by R. D. Finch
With the possible exception of Alfred Hitchcock, no film director made as many great movies as Ingmar Bergman. And no director in movie history has more of a reputation for seriousness than Ingmar Bergman. Marital strife, parent-child conflict, childhood trauma, identity confusion, spiritual crisis, madness, war, above all death—think of a somber, disturbing, or depressing subject and chances are Bergman made a movie about it. Yet among all those serious films he is so well known for, in 1955 he made one of the most delightful romantic comedies ever filmed, Smiles of a Summer Night.
In Sweden, the time around the summer solstice, when it stays light nearly all night long as it does in all such northern latitudes, is a special time of year. This is a time for the celebration of fertility and the time when magic is believed to have its greatest power over humans, just as in Shakespeare’s A Midsummer Night’s Dream. In the film, which takes place sometime early in the twentieth century, we are introduced to four men and four women who come together at a rustic weekend house party in midsummer, a traditional time for losing one’s inhibitions and indulging in emotionally risky behavior. Fredrik Egerman is a self-centered middle-aged lawyer who for two years has been married to Anne, a naive 19-year old. The marriage has never been consummated because of Anne’s fear of sex, and Fredrik, who has resolved to wait until she is ready for sexual relations, is growing restive. When he learns that his former mistress, the actress Desirée Armfeldt, is in town appearing in a play, he can’t resist going to see her. Accidentally learning of her husband’s renewed interest in Desirée, Anne understandable becomes deeply upset.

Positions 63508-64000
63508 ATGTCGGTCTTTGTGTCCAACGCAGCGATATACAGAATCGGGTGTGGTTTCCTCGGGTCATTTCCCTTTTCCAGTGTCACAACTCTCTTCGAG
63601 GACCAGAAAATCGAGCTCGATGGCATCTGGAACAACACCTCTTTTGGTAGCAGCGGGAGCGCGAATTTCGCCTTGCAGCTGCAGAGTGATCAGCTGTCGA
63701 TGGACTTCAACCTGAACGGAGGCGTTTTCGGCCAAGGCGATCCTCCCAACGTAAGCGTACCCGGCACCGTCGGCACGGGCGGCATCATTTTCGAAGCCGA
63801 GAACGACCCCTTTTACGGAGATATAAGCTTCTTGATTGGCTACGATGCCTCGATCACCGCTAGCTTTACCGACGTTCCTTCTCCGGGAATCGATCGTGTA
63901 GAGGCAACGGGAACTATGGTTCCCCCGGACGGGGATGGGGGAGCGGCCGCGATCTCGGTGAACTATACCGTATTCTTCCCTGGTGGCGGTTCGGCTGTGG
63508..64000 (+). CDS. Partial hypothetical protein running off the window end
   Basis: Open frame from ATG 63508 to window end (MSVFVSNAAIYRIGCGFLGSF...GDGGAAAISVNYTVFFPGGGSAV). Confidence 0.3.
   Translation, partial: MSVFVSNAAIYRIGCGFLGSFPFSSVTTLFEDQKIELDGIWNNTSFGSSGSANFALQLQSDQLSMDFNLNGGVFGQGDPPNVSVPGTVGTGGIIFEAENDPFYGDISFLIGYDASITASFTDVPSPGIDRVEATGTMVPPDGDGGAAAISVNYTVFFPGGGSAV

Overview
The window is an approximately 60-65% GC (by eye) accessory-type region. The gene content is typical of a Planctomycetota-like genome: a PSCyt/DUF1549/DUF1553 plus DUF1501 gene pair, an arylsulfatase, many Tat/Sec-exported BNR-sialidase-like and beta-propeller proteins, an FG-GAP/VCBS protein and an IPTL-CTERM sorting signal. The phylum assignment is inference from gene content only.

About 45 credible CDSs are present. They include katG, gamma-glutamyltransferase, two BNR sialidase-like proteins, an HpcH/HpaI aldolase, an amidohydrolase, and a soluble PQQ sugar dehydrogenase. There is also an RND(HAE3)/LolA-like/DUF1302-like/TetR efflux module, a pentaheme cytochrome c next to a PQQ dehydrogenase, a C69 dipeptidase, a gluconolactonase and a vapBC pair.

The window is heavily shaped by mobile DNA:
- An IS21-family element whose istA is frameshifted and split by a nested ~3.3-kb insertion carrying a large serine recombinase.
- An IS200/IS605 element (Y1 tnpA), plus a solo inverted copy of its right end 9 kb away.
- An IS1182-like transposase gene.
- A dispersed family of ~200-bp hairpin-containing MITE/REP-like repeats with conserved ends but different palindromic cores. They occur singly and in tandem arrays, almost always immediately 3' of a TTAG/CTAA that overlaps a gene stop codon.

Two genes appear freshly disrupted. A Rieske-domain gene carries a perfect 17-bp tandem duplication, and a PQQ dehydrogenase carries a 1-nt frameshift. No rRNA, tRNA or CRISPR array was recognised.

Their situation is complicated by several things. Fredrik’s grown son from his first marriage, Henrik, a rather priggish, sexually inexperienced theology student, is clearly in love with his stepmother Anne. The actress Desirée’s current lover is a possessive, compulsively competitive Count and officer in the Swedish Army who is determined to humiliate Fredrik and drive him away from Desirée. His wife the Countess, a woman nearly as haughty as her husband, has been embittered by the Count’s infidelity, dismissing love as “a loathsome thing.” Completing the ensemble are the Egermans’ mischievous, highly sexed maid Petra—she has already seduced young Henrik—and the philosophical coachman she encounters during the country weekend, Frid, a man whose lustiness matches her own.
Desirée comes up with a scheme to gather all these people together at her elderly mother’s country house for a midsummer weekend party. After she has brought her players together, she then proceeds to use her sense of the theatrical and her knowledge of the psychology of love and sex to orchestrate a romantic farce in which her cast acts out an elaborate sexual game of Change Partners. Her mother plays her part by providing for her guests at the midsummer dinner a special wine reputed to have an aphrodisiac effect on those who drink it. This is the magic that bewitches the guests and allows Desirée to guide events to a felicitous conclusion in which romantic difficulties are resolved and everyone ends up paired with the appropriate sexual partner.